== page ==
We examine the following challenges related to the development of stablecoin networks:

  • Many of the first-generation stablecoins were launched and circulated in a gray zone of ambiguity that took advantage of gaps in regulation and supervision.
  • Different stability mechanisms can be exposed to significant risk if not properly managed and regulated; this can lead to poor auditing practices and the devaluation of an asset basket.
  • The stability provided by the currency basket backing Libra, or other stablecoin offerings, could provide them with an advantage against the US dollar (a dominant currency) as a store of value and medium of exchange (liquidity). A shock-induced shift could move liquidity away from the internationally dominant US dollar and disrupt exchange market dynamics overall.
  • If stablecoins achieve high liquidity in cross-border payments, operational and business difficulties in the companies that provide them could produce significant negative cross-border externalities.
  • Cryptocurrency and stablecoin trading/liquidity is often polluted with wash trades. This faulty architecture would experience significant stress in the face of a persistent shock.



We call on the G20 community to investigate the risks and impact of privately issued stablecoins on the international monetary system. Approximately 70% of the additional value generated by the global economy is expected to come from digital platforms over the next decade (WEF 2020). Stablecoins offer a new payment scheme that is well suited for this growing digital economy.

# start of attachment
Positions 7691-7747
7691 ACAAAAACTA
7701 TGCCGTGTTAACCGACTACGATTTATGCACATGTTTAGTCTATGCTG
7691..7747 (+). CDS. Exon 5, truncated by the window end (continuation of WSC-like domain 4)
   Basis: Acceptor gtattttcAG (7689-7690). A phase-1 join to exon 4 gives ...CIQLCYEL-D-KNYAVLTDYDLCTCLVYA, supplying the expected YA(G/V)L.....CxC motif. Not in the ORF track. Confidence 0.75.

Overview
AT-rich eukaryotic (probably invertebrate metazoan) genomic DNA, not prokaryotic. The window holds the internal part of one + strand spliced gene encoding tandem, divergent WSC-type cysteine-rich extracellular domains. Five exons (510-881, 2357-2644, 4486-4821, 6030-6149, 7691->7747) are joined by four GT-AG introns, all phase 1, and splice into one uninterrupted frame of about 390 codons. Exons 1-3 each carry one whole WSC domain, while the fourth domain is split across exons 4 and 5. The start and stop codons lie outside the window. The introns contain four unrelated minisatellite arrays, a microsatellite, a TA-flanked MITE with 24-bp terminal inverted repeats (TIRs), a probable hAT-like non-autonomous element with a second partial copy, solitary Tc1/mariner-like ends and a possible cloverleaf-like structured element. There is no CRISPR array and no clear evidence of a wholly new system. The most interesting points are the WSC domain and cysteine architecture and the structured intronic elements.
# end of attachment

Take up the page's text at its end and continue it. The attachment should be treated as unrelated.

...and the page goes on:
Important questions for the G20 include determining the benefits of this new monetary instrument and if they outweigh the potential risks to the circulation of sovereign fiat currencies. Making remarks at the IMF-Swiss National Bank Conference, Adrian (2019) summarized several of the advantages of Big Tech firms participating in the formation of stablecoins. These include better integration with the digital platforms focusing on user-centric design, strong networking effects, and improving inefficiencies in cross-border payment schemes through faster and lower cost transfers.

Big Tech can also have a broader reach by providing financial services to remote regions. The onset of the COVID-19 pandemic and extraordinary social distancing response measures have elevated the role of digital payments. Programmable digital money, such as stablecoins, can support greater participation in the virtual and contactless digital economy.

There is also interest in the role stablecoins play in the implementation of policy instruments and operations of central banks.[1] This includes the emergence of a Central bank Digital Currency (CBDC) (Barontini and Holden 2019; Adrian 2019), a type of state-backed stablecoin that could be used to coordinate monetary policies in response to severe crises impacting the global economy.

Big Tech investment in stablecoins represents the emergence of new monetary instruments that are global in nature and will be difficult to prevent outright. We strongly encourage the G20 to continue investigating the regulatory measures proposed by the Financial Stability Board (FSB 2020) and establish a coordinated plan to align stablecoins and existing monetary instruments. We propose the following recommendations and actions:

  1. G20 governments and the IMF should study the lending risks and impact of highly liquid stablecoins on sovereign fiat currencies, foreign exchange markets, and capital flows;
  2. Adapt regulations to manage the stabilization mechanisms and risks of underlying institutions;
  3. Determine additional loss absorbency and minimum capital adequacy requirements;